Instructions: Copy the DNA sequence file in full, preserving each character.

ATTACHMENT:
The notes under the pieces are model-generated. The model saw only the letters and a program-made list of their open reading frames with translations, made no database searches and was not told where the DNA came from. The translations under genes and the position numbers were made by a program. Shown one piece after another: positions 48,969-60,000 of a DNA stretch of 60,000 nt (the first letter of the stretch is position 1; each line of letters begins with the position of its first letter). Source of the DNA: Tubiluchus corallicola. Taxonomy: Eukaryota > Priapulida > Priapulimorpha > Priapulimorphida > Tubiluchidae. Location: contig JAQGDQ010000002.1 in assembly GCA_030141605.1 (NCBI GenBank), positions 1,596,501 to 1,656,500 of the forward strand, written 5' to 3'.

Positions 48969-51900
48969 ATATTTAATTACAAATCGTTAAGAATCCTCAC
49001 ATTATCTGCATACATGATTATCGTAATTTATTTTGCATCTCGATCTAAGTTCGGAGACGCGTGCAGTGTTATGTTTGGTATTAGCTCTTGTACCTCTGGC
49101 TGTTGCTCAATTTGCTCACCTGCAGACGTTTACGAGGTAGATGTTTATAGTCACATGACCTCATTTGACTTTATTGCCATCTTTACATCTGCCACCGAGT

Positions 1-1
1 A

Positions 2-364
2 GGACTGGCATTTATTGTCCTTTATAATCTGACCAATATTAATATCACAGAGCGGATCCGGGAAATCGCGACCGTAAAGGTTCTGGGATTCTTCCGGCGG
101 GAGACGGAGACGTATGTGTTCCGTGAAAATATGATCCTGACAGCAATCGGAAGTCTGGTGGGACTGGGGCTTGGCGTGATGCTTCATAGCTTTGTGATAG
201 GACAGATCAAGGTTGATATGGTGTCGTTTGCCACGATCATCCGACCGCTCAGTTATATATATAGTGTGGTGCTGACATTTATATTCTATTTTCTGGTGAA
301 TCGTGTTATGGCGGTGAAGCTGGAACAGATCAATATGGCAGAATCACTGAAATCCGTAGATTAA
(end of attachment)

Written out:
The notes under the pieces are model-generated. The model saw only the letters and a program-made list of their open reading frames with translations, made no database searches and was not told where the DNA came from. The translations under genes and the position numbers were made by a program. Shown one piece after another: positions 48,969-60,000 of a DNA stretch of 60,000 nt (the first letter of the stretch is position 1; each line of letters begins with the position of its first letter). Source of the DNA: Tubiluchus corallicola. Taxonomy: Eukaryota > Priapulida > Priapulimorpha > Priapulimorphida > Tubiluchidae. Location: contig JAQGDQ010000002.1 in assembly GCA_030141605.1 (NCBI GenBank), positions 1,596,501 to 1,656,500 of the forward strand, written 5' to 3'.

Positions 48969-51900
48969 ATATTTAATTACAAATCGTTAAGAATCCTCAC
49001 ATTATCTGCATACATGATTATCGTAATTTATTTTGCATCTCGATCTAAGTTCGGAGACGCGTGCAGTGTTATGTTTGGTATTAGCTCTTGTACCTCTGGC
49101 TGTTGCTCAATTTGCTCACCTGCAGACGTTTACGAGGTAGATGTTTATAGTCACATGACCTCATTTGACTTTATTGCCATCTTTACATCTGCCACCGAGT

Positions 1-1
1 A

Positions 2-364
2 GGACTGGCATTTATTGTCCTTTATAATCTGACCAATATTAATATCACAGAGCGGATCCGGGAAATCGCGACCGTAAAGGTTCTGGGATTCTTCCGGCGG
101 GAGACGGAGACGTATGTGTTCCGTGAAAATATGATCCTGACAGCAATCGGAAGTCTGGTGGGACTGGGGCTTGGCGTGATGCTTCATAGCTTTGTGATAG
201 GACAGATCAAGGTTGATATGGTGTCGTTTGCCACGATCATCCGACCGCTCAGTTATATATATAGTGTGGTGCTGACATTTATATTCTATTTTCTGGTGAA
301 TCGTGTTATGGCGGTGAAGCTGGAACAGATCAATATGGCAGAATCACTGAAATCCGTAGATTAA